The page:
The pure, bubbling water of democracy
I’ve had the good fortune to visit Israel and the West Bank on a few occasions. They were professional trips, but there was the chance to do a bit of sightseeing too. Actually, ‘a bit of sightseeing’ doesn’t do it justice. Better to say that I stepped into a time machine.
We went to Old Jerusalem and walked up the Via Dolorosa, said to be the route by which Jesus carried his cross to the summit of Calvary and which is now flanked by souvenir shops and cafes (I asked about the geographical veracity of the wall plaques marking the Stations of the Cross — my guide whispered that they occasionally moved with the shopkeepers).
We climbed steep steps to the Church of the Holy Sepulchre, which Christians believe contains the site of the Crucifixion and the Resurrection. At the Western Wall, we watched Jews push written prayers between its large stones, then wandered the short distance to the beautiful Dome of the Rock, from where Muslims hold that the Prophet Muhammad ascended to heaven. It was all, inevitably, deeply affecting and sensorily overwhelming.
But there is more recent history to contend with. The ancient gates of the Old City display bullet holes from the Arab-Israeli War of 1948; Israel’s Holocaust memorial, Yad Vashem, is a shattering experience. When we crossed into the West Bank, into Ramallah, through the tall, grey security wall and checkpoint guarded by armed soldiers, the buildings were covered with murals of Yasser Arafat and other PLO icons.
On another day we stood on a hilltop looking out past Israel’s northern border into Lebanon, and had pointed out to us tunnels and rocket stores used by Hezbollah. We were taken through dummy tunnels used by the IDF to train for such combat – chilling, pitch-black holes with hidden ledges, booby traps and curtains concealing who knows what.
All of this informed our main purpose, which was to meet politicians, military commanders, diplomats, academics and activists from all sides. These were uniformly extraordinary people living each day in the furnace of Middle East politics. They were immersed in the detail of it all – from the elderly, wise-cracking Palestinian negotiator to the steely yet softly thoughtful Israeli cabinet minister; from the inspiring Arab-Israeli community organiser to the feisty leader of the Israeli settlers in the West Bank.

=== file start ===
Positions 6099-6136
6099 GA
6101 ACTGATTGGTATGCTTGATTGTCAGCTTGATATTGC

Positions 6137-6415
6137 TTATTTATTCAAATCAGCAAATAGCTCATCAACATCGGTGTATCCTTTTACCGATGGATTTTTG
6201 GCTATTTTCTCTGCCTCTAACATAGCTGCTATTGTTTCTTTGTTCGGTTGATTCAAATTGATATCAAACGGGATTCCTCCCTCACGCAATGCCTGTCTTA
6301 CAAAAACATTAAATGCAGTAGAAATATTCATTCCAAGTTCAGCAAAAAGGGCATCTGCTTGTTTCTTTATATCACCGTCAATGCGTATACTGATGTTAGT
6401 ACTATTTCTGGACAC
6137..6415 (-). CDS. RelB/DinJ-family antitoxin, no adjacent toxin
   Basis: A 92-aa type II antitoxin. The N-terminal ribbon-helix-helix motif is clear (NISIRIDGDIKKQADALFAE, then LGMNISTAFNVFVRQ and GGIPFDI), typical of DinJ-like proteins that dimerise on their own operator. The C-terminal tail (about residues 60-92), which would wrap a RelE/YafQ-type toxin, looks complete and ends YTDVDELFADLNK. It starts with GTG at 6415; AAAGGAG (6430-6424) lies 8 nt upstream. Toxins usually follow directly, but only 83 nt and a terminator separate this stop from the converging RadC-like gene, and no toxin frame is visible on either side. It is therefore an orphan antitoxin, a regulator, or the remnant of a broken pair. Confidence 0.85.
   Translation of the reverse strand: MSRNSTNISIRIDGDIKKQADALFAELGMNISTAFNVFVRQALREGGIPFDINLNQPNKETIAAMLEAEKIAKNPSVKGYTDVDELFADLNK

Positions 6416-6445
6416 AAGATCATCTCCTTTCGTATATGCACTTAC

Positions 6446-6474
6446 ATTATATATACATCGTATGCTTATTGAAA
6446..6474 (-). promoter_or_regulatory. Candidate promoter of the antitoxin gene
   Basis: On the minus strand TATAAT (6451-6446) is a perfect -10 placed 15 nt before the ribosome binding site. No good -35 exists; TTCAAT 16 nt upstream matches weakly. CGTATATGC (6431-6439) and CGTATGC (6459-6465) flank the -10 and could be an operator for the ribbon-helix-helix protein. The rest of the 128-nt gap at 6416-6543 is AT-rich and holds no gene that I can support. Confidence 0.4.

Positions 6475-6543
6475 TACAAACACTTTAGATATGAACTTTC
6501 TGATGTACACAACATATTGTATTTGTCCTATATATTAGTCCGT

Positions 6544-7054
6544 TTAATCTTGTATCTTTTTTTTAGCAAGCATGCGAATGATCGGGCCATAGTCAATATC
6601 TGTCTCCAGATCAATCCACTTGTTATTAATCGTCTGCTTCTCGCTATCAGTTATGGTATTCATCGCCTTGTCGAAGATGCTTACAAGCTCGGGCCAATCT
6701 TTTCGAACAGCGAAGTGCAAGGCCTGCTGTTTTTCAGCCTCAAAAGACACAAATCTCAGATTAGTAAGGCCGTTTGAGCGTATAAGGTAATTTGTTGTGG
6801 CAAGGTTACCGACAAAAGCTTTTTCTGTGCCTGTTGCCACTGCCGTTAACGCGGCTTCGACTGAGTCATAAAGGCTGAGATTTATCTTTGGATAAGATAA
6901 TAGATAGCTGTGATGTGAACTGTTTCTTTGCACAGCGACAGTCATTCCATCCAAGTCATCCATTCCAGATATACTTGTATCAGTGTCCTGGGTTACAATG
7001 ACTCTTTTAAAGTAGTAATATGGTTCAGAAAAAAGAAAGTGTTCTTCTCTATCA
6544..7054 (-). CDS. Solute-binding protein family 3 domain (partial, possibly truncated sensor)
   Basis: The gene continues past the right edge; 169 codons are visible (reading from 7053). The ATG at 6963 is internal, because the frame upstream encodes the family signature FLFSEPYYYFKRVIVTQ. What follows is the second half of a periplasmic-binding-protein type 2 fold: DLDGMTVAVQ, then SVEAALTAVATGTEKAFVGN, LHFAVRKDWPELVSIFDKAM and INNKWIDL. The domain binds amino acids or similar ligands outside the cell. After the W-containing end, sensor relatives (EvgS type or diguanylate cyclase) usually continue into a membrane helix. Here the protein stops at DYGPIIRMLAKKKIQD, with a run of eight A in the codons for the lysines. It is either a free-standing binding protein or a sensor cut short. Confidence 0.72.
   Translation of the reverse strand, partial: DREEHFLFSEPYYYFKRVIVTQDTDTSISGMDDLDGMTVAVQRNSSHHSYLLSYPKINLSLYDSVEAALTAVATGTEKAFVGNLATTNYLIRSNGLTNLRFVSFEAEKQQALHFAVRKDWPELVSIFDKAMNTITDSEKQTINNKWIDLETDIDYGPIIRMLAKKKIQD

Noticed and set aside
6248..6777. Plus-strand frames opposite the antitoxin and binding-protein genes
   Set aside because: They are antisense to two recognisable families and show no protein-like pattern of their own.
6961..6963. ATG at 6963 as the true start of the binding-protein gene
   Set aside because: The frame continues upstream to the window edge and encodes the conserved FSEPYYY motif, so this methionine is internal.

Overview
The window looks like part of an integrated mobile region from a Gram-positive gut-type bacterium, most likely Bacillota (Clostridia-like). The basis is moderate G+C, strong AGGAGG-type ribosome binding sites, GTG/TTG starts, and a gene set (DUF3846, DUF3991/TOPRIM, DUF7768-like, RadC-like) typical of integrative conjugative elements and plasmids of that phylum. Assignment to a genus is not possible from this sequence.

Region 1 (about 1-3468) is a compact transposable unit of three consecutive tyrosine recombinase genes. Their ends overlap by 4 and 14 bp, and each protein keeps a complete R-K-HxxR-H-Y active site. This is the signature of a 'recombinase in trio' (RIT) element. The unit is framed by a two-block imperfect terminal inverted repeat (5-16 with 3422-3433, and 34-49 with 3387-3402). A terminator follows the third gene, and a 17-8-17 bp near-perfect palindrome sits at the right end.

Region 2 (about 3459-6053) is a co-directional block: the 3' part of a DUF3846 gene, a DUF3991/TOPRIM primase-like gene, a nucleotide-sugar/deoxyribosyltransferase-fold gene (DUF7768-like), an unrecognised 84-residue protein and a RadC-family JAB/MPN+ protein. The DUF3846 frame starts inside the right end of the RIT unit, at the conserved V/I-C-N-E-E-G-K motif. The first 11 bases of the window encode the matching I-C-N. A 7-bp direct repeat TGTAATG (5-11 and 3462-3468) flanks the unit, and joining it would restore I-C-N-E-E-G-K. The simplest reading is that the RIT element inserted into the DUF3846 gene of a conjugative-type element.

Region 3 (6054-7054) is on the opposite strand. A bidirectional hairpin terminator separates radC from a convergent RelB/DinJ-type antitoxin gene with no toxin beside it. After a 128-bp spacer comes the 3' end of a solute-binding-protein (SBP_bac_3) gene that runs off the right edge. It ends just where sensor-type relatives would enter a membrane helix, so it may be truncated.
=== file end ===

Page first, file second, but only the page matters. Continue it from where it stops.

There were many more, and everyone we met seemed to have an argument and an endless stream of facts, both current and historical, to back it up.
I remember saying to one of my hosts that it felt like a land of novelists. I had never before encountered such an extreme level of intellectual commitment among so many — such widespread grasp of detail, history and narrative married with such deep passion, and so eloquently expressed. I found myself a little jealous, I admitted. Jealous? He looked at me strangely and I blushed: what an odd thing to say.
And yet I meant it, even if I might have expressed myself more clearly. As someone who has spent their adult life working around Scottish and British politics, it has not always been easy to feel genuine passion for the causes of the day. It is both the curse and the blessing of living in a rich, stable and secure society: the deliberations and policy disputes are often dry and theoretical, the stakes low, the anger synthetic; events rarely measure up to the fraught dramas of the Middle East, where the decisions taken can be the difference between peace and war.